There are hundreds upon hundreds of different dessert wines. Despite all this variety, there are a few basic winemaking techniques used to make dessert wine. It’s these processes that define the gamut of styles available in the realm of this type of wine.
What is dessert wine?
Dessert wines are defined by what part of the meal they are best suited to be enjoyed. Most dessert wines are sweet (as you’ll see below), but there are also some classic dessert wines made in a dry (not sweet) style.
Dessert Wine Decoder
The different styles of dessert wine
There are many styles of late harvest wine, but the basic concept of leaving the grapes to dry out and increase in sweetness is what defines this category. Nearly every variety can be made in a late harvest style, from Chardonnay to Zinfandel, however you’ll find that there are several varieties typically preferred. Within the late harvest style category there are several winemaking techniques that result in different tasting wines:
- Late Harvest
- The basic process of late harvest is to leave the grapes on the vine and pick later in the season.
- Noble Rot
- A special kind of fungus develops on grapes in foggy regions and causes wines to increase in sweetness with saffron, honey and ginger notes.
- Dried Grape
- There are many different methods and styles of dried grape wines. This style is particularly popular in Italy where grapes are harvested and laid out on mats in special drying rooms before being pressed into wine.
- Ice Wine
- When grapes freeze on the vine and are picked and pressed while frozen only the sugars are released from the grape. This produces the sweetness in wines.
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One of the processes to make dessert wine is through fortification which means adding spirits to the wine. The spirits added are typically clear, neutral-tasting grape brandy. You’ll see the addition levels of spirits range from just a few points to about 30% of the blend. Not only does this raise the alcohol level, but it stops the wine from fermenting which preserves the natural sugars in the wine. In France, fortified wines are called VDN or Vin Doux Naturel and this is also the basis for all Port wine.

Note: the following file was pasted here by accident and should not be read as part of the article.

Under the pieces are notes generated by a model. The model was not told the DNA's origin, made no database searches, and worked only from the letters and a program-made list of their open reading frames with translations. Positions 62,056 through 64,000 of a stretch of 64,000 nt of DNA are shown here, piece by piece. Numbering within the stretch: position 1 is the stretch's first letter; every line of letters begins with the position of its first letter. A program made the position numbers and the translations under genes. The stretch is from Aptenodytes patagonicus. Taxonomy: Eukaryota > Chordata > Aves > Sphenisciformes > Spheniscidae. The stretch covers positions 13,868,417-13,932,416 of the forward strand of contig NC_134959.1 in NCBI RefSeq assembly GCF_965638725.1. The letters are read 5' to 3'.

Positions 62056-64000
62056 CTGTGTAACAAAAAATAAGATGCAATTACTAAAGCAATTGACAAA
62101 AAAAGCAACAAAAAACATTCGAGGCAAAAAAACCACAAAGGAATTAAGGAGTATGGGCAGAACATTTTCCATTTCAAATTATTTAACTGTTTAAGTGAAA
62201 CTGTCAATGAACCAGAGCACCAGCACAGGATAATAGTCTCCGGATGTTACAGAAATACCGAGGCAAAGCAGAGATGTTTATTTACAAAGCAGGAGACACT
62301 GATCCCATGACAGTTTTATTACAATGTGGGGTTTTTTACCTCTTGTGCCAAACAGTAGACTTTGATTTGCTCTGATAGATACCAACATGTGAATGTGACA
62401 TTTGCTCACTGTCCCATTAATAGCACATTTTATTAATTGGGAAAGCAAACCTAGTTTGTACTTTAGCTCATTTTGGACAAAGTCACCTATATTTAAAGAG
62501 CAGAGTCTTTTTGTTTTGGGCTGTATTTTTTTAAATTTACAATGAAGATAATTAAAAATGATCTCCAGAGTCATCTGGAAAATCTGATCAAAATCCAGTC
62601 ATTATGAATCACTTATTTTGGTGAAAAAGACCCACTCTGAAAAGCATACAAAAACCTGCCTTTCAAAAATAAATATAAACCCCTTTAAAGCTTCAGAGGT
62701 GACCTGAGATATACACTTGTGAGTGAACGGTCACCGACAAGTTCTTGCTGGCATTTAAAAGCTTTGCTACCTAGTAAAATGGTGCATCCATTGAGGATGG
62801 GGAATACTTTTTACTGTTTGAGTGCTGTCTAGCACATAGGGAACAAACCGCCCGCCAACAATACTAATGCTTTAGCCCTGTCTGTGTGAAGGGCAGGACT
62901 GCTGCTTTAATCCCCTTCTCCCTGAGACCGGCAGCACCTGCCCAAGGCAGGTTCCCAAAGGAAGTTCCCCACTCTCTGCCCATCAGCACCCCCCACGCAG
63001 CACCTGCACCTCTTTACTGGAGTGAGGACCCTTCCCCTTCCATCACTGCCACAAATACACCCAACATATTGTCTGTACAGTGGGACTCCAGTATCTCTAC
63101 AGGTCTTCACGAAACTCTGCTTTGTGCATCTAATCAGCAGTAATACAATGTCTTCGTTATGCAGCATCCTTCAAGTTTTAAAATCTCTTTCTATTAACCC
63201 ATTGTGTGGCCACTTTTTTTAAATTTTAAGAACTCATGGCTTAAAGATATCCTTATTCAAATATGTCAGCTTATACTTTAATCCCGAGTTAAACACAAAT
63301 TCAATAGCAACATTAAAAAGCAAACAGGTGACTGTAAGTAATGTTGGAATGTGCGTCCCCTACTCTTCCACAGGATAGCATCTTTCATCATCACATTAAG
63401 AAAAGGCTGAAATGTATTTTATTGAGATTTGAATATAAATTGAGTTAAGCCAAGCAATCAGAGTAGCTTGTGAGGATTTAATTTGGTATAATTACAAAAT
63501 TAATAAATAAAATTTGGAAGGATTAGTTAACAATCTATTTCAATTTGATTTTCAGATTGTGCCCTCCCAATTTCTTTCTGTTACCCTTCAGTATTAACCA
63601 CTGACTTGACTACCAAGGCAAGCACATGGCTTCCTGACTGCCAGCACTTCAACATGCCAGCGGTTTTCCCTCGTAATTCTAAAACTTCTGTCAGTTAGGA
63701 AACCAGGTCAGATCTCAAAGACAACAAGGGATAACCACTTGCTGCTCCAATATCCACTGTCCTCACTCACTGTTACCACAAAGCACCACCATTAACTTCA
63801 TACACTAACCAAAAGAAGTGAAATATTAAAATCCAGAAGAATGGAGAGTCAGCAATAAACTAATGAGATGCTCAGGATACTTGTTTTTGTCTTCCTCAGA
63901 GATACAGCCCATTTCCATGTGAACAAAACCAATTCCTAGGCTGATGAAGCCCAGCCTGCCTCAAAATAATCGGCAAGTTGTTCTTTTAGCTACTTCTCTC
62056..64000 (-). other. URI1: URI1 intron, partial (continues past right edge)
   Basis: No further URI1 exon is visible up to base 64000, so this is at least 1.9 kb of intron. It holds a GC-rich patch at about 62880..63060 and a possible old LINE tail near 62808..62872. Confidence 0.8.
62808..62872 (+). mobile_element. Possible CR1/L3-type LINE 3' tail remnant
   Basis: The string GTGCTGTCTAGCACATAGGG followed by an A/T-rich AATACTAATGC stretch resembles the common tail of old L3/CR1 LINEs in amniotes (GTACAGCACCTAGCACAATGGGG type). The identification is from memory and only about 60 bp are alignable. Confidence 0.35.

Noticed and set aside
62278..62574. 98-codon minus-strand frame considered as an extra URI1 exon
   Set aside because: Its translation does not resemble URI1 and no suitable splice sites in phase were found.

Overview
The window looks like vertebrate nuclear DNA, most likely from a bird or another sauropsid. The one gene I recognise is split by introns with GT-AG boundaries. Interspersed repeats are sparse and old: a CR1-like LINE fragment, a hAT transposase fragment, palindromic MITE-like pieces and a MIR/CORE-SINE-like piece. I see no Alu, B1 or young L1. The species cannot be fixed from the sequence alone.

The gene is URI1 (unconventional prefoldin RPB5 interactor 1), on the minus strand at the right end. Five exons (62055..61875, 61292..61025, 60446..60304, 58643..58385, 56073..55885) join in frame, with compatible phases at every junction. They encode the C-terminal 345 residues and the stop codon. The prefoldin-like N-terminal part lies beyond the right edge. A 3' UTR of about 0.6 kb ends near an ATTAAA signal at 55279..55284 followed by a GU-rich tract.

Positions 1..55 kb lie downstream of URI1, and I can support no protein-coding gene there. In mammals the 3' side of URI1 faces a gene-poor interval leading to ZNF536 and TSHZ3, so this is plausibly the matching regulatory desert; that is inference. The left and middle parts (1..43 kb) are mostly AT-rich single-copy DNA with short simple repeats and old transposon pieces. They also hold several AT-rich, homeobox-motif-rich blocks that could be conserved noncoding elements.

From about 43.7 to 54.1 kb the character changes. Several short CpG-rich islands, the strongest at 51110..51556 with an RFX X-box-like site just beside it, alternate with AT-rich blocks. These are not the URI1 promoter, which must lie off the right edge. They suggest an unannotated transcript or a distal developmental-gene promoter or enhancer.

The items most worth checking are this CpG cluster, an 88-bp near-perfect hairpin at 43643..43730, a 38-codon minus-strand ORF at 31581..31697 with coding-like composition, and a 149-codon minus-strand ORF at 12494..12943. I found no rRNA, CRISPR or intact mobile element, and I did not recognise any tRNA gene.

Fortification of a wine can take place during the fermentation or after the fermentation. The main difference is that the wines that are preserved after the fermentation is complete will be dry. A classic example of a dry fortified wine is Sherry.
In dry table wines oxidation is considered a fault, but in dessert wines it can be an amazing feature. The difference is that the oxidation is done on purpose in order to alter the taste of the wine. Oxidized dessert wines are typically aged long term in oak barrels where they soften, lose fruitiness, and gain a rich nutty flavor.
Making sparkling wine involves a second fermentation which causes the wine to become carbonated naturally. While many of us know sparkling wine to be dry Brut-level bubbly wines, there are other styles available. With experience searching for these sweeter wines, you’ll notice that specific aromatic grape varieties (like Moscato and Riesling) are preferred for dessert-style sparkling wine.
See some examples
Learn more about some well-known dessert wines in this next article.